- Malnutrition is the underlying cause of many diseases seen by the avian vet.
- Most parrots are herbivores that eat a wide variety of plants utilizing the , fruits, seeds, leaves, berries, buds and roots.
- The average captive bird receives a much more limited diet than their wild cousins.
- there are misconceptions regarding avian nutritional requirements.
- Bird vets can recognize malnutrition from the history and clinical manifestations
- Alvin vets can advise the clients for the optimum diet to feet the pet parrot
- Avian vets can help getting the bird to heat the appropriate diet - and assist with the gradual diet conversion process. Getting the bird to accept the new food
- Sun flower seeds are hard to stop - they are fatty
- the seed diet deficient in 32 vitamins and minerals
- Vitamins like vitamin A, D ,E and K
- Minerals like Calcium
- Trace elements like Selenium, copper, Iodine Zinc
- Protein deficiency ,etc etc
- They need much more than seed -
- Birds will not select out the best diets - but will select the energy rich - fatty high carbohydrate laden foods
- Extruded parrot pellets a formulated diet - like Harrisons and Zupreem and nutritionally balanced and should form PART of the diet.
- Oversupplimentaion can also be dangerous especially vit a and Vit D over supplementation. Be careful !!
What should I feed my parrot
In a "nut shell" - 60 % of the diet should be formulated parrot diet with\ the remainder being made up of Vegetables, seeds, nuts and fruits.
Ecclectus parrots need a greater variety of foods and specifically a diet rich in B carotene from green and orange vegetables- more fruits sensitive to colourants and preservatives and artificial supplements - and predisposes to toe tapping in eclectus parrots
Lorikeets - needs specialist nectar based diets
Lorikeets Diet - Lorikeet Vet
Lorikeetshave a high energy lifestyle. Wild lorikeets eat high sugar, easily digested foods (pollen, nectar, and fruit) but ‘burn it off’ quickly. In captivity, lorikeets fed a similar diet are likely to gain weight and suffer the associated health problems. They should be fed smaller amounts of commercial lorikeet diets and low GI fruits and vegetables.
Which vegetables are best !
Yellow vegetables – corn, carrot, sweet potato, pumpkin
Green vegetables – beans, peas, silverbeet, broccoli, milk thistle, dandelion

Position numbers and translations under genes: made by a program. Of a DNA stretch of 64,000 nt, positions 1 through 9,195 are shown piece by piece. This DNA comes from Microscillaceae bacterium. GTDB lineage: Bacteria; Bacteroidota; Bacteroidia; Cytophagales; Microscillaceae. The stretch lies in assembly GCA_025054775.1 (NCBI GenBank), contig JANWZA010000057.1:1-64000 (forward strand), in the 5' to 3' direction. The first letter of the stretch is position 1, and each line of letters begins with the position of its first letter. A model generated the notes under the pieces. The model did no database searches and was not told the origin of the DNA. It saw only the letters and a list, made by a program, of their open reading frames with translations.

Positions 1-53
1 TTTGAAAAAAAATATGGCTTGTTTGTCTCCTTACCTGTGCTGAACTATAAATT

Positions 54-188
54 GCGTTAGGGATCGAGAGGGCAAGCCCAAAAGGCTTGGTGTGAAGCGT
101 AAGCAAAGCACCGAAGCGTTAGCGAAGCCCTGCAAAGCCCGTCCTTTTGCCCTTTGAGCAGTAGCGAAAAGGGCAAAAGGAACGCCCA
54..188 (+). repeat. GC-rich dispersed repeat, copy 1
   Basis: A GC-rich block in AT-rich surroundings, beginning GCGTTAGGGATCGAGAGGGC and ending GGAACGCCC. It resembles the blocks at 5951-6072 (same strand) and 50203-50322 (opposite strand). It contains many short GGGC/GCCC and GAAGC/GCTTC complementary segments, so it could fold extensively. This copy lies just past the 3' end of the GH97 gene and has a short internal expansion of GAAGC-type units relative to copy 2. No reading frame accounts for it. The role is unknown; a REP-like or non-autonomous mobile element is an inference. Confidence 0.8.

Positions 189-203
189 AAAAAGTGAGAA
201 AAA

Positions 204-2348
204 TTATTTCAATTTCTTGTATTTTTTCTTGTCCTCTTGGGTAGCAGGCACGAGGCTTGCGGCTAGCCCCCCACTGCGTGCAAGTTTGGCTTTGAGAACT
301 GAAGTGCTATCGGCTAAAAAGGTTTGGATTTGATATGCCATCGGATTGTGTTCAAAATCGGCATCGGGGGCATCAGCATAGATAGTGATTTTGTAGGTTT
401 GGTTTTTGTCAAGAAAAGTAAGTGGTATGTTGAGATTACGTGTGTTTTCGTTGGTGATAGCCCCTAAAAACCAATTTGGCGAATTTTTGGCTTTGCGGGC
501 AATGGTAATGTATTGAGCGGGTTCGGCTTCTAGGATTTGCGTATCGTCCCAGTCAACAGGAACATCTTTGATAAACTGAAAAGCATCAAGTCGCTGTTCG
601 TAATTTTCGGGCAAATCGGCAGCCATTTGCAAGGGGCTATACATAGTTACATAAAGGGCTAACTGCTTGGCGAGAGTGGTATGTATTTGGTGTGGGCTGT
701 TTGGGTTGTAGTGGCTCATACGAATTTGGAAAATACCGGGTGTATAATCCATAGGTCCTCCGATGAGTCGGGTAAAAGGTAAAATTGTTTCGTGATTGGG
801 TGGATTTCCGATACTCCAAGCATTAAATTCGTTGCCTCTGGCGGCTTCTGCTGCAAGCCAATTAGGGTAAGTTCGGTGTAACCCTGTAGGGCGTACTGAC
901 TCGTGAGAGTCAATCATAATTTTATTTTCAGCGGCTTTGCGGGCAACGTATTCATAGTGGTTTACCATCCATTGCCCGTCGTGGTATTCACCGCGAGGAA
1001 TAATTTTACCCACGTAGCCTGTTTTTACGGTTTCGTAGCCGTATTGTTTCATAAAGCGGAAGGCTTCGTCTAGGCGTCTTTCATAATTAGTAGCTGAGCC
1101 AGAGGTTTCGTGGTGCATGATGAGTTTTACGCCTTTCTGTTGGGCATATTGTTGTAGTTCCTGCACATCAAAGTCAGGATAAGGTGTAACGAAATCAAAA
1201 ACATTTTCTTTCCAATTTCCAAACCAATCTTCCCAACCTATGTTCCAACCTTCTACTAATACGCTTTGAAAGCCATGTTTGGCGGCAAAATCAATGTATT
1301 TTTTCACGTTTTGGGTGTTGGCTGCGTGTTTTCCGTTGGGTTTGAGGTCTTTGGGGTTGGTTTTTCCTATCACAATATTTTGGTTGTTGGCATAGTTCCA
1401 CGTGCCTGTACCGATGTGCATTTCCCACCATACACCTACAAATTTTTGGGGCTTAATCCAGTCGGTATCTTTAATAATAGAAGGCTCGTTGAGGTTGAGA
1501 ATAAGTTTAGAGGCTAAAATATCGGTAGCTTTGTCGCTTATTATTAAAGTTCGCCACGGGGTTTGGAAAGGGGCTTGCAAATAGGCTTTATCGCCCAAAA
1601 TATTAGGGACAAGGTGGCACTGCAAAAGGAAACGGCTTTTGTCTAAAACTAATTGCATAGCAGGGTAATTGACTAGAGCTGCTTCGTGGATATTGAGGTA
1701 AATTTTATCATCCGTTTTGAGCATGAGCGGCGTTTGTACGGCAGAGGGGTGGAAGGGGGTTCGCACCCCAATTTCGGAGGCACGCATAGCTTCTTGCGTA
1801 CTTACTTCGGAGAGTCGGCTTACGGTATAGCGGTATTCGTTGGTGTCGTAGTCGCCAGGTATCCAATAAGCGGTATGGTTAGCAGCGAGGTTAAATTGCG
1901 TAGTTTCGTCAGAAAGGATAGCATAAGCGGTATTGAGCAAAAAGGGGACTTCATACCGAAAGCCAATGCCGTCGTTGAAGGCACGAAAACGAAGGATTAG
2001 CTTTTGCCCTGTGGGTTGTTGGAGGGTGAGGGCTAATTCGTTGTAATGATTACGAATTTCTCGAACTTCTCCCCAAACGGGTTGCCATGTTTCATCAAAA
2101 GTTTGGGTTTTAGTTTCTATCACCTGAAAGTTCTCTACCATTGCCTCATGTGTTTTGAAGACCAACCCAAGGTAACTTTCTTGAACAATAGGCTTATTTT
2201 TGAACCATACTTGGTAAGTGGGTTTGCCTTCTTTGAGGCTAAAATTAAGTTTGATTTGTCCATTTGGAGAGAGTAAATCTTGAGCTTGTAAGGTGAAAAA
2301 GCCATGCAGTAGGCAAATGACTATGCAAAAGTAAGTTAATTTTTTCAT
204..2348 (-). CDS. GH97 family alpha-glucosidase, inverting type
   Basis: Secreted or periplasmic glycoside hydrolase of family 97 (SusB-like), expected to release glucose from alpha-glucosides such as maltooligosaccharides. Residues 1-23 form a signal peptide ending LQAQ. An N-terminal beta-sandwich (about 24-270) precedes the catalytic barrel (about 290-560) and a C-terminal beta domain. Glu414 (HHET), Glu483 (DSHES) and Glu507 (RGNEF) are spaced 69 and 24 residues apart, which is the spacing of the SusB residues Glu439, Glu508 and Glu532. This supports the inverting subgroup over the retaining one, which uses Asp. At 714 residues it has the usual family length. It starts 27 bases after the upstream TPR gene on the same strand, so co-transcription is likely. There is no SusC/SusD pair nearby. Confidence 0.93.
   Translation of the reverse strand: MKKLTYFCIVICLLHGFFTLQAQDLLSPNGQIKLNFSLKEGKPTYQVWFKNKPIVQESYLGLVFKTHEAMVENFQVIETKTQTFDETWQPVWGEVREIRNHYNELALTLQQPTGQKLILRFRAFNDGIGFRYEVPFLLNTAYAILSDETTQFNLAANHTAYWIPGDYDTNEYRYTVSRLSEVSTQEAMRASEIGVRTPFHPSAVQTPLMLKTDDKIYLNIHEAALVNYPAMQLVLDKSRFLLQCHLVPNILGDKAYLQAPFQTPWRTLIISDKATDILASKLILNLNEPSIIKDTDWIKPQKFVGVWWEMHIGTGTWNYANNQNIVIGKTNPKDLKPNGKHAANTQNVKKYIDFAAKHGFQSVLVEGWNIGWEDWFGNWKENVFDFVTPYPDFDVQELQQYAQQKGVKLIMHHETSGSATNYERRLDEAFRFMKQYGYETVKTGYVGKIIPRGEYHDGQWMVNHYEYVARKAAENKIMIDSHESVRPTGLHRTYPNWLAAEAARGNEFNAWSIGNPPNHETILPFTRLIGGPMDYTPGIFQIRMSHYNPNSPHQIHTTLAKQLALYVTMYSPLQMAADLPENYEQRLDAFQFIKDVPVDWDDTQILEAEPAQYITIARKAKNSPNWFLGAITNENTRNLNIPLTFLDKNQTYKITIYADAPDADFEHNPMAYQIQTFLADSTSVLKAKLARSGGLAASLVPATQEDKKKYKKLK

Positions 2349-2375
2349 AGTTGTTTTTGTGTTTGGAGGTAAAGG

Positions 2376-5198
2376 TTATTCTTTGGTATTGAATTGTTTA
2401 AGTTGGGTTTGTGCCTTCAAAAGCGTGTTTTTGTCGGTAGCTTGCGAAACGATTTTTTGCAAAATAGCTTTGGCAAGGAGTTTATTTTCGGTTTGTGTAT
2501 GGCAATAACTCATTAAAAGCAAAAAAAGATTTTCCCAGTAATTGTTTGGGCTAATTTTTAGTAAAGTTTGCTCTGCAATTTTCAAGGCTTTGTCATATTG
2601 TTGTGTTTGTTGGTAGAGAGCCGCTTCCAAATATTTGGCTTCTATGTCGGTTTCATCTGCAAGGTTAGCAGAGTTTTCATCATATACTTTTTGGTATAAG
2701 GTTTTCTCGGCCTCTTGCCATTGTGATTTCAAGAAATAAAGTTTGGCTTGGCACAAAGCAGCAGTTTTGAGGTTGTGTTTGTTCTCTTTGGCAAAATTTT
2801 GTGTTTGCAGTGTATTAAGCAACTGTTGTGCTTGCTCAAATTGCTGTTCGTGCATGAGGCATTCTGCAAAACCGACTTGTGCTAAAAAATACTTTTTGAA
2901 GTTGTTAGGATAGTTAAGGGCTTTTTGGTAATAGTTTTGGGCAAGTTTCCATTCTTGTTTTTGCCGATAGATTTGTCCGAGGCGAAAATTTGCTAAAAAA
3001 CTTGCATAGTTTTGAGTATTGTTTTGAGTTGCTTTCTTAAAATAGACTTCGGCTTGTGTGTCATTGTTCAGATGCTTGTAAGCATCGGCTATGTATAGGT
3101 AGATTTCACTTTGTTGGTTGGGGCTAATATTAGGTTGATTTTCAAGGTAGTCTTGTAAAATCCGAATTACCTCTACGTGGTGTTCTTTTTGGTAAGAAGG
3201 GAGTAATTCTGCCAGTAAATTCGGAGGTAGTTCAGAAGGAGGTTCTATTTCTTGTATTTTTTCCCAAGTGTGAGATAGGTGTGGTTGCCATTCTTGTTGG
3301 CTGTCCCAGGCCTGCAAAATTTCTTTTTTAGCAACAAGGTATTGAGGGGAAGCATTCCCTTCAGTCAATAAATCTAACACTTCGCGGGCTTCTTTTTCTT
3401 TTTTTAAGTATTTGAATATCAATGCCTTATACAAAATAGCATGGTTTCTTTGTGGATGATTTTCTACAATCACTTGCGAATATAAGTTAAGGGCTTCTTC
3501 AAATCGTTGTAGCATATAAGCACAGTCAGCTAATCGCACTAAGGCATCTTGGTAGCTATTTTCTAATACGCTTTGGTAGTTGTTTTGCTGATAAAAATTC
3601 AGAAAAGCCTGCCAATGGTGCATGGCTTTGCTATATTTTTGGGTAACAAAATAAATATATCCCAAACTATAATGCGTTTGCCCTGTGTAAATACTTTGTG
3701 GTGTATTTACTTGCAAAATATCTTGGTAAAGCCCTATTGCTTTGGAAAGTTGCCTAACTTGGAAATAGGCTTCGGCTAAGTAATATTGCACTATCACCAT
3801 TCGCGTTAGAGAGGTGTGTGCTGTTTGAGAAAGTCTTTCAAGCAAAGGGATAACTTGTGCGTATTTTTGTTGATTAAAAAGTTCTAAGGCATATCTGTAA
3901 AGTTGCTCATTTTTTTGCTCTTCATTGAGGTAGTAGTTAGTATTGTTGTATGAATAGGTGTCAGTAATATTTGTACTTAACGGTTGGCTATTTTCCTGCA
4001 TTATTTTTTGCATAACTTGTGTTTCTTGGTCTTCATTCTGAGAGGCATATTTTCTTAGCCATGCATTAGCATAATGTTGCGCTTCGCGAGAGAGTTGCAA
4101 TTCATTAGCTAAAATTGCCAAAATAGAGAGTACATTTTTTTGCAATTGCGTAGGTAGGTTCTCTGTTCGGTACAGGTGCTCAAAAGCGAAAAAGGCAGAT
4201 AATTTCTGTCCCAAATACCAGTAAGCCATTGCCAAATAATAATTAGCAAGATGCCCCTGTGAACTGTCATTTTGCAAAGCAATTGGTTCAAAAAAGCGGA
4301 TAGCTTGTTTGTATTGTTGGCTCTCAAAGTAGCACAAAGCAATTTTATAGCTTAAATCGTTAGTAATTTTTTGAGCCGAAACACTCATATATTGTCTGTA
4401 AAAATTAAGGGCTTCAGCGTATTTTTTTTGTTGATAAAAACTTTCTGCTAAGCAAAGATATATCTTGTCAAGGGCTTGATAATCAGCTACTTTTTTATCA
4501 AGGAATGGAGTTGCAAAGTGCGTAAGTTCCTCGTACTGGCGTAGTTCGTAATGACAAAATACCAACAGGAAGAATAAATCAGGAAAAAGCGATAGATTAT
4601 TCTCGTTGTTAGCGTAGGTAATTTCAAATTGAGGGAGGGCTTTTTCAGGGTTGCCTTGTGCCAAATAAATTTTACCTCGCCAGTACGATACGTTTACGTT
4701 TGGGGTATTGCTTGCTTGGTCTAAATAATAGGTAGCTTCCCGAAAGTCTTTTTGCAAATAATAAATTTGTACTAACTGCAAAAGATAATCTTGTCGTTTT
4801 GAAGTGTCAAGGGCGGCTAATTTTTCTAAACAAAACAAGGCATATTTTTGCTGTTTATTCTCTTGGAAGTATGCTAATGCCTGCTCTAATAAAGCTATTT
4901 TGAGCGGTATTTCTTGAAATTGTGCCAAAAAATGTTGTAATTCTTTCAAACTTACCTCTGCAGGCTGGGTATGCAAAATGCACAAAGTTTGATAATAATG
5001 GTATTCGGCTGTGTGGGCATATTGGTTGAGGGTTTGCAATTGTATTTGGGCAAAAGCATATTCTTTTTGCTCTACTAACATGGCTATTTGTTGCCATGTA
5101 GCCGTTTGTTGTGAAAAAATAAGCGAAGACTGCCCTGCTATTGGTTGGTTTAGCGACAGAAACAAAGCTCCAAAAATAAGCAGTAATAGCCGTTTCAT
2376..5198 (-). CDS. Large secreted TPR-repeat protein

Red vegetables – beetroot, capsicum, chillies
To convert a bird to pellets
Mix the old seed diet and the NEW pellets together in the same three feeding dishes at the bottom of the cage., and slowly over 8 weeks gradually decease the seed content until seed makes up about 20% of the diet. Add a variety of dark green vegetables and low fat low salt healthy human foods. .
Skin changes associated with poor nutrition
- Hyperkeratosis of skin - overgrowth of beak and nails and poor quality
- Retained pin feathers - "spiky" -
- Poor quality feathers- dull colors!
- Feather loss and abnormal moults
- Black feathers on green or Blue birds
- Cockatiel goes a bit orange - instead of pale yellow and grey
- Loss of dermal papilla on feet - loss of planter footprint - predisposed to Bumble foot.
Fatty liver syndrome associated with parrot diets
With obesity one gets fat infiltration into the liver with elevated cholesterol and decreased liver function.
That is why in an avian veterinary hospital we Crop feed all hospital in patients that are not eating.
Supplement with the herbs from Milk Thistle " - Sylimarin" have been show to help with liver detoxification and fatty liver.
Respiratory system affected by Avian nutrition-
Squamus metaplasia of the lining in the throat and trachea loss of function - leading to decreased respiratory immunity
Voice loss - changes in syrinx or voice loss
Air sac infections
Sinus discharges with swelling and abscesses
Hyperinflation or over inflation of neck air sac
Cardiac disease associated with an all seed diet.
Atherosclerosis and cholesterol deposition is common in birds on high fat diets - same as in other species !
Low calcium -associated with parrot seed diet
there are three syndromes
- fitting in African greys
- egg binding
Fruit For Parrots
Ideally, low GI (glycaemic index) fruits should be fed. High GI fruits (such as watermelon) are rapidly digested and absorbed and result in marked fluctuations in blood sugar levels. Low-GI fruits (apple, apricots, banana, Grapes, Kiwi Fruit, peaches, pears, plums) are more slowly digested and absorbed, producing gradual rises in blood sugar. Keep in mind that all fruit is high in sugar, and should be regarded as a treat only.